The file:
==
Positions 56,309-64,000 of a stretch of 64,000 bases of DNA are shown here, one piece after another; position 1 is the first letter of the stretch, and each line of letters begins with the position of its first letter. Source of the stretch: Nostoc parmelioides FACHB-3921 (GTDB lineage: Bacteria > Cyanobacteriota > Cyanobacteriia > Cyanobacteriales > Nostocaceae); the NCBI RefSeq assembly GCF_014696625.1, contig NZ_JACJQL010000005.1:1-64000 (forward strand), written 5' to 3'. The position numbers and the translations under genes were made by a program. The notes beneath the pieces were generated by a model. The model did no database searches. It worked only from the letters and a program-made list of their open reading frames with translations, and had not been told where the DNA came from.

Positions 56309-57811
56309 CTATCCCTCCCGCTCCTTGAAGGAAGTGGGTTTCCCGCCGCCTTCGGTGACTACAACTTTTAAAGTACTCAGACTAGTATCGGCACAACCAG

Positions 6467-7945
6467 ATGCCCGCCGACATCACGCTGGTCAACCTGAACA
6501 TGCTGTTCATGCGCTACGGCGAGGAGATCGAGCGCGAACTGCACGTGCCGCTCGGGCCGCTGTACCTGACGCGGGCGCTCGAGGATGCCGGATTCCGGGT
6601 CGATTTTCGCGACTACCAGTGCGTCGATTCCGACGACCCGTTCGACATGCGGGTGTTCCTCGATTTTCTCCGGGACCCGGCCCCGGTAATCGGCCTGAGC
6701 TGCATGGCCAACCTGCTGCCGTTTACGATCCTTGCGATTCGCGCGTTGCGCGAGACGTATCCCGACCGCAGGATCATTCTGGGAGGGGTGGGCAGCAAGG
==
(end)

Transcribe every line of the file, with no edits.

Positions 56,309-64,000 of a stretch of 64,000 bases of DNA are shown here, one piece after another; position 1 is the first letter of the stretch, and each line of letters begins with the position of its first letter. Source of the stretch: Nostoc parmelioides FACHB-3921 (GTDB lineage: Bacteria > Cyanobacteriota > Cyanobacteriia > Cyanobacteriales > Nostocaceae); the NCBI RefSeq assembly GCF_014696625.1, contig NZ_JACJQL010000005.1:1-64000 (forward strand), written 5' to 3'. The position numbers and the translations under genes were made by a program. The notes beneath the pieces were generated by a model. The model did no database searches. It worked only from the letters and a program-made list of their open reading frames with translations, and had not been told where the DNA came from.

Positions 56309-57811
56309 CTATCCCTCCCGCTCCTTGAAGGAAGTGGGTTTCCCGCCGCCTTCGGTGACTACAACTTTTAAAGTACTCAGACTAGTATCGGCACAACCAG

Positions 6467-7945
6467 ATGCCCGCCGACATCACGCTGGTCAACCTGAACA
6501 TGCTGTTCATGCGCTACGGCGAGGAGATCGAGCGCGAACTGCACGTGCCGCTCGGGCCGCTGTACCTGACGCGGGCGCTCGAGGATGCCGGATTCCGGGT
6601 CGATTTTCGCGACTACCAGTGCGTCGATTCCGACGACCCGTTCGACATGCGGGTGTTCCTCGATTTTCTCCGGGACCCGGCCCCGGTAATCGGCCTGAGC
6701 TGCATGGCCAACCTGCTGCCGTTTACGATCCTTGCGATTCGCGCGTTGCGCGAGACGTATCCCGACCGCAGGATCATTCTGGGAGGGGTGGGCAGCAAGG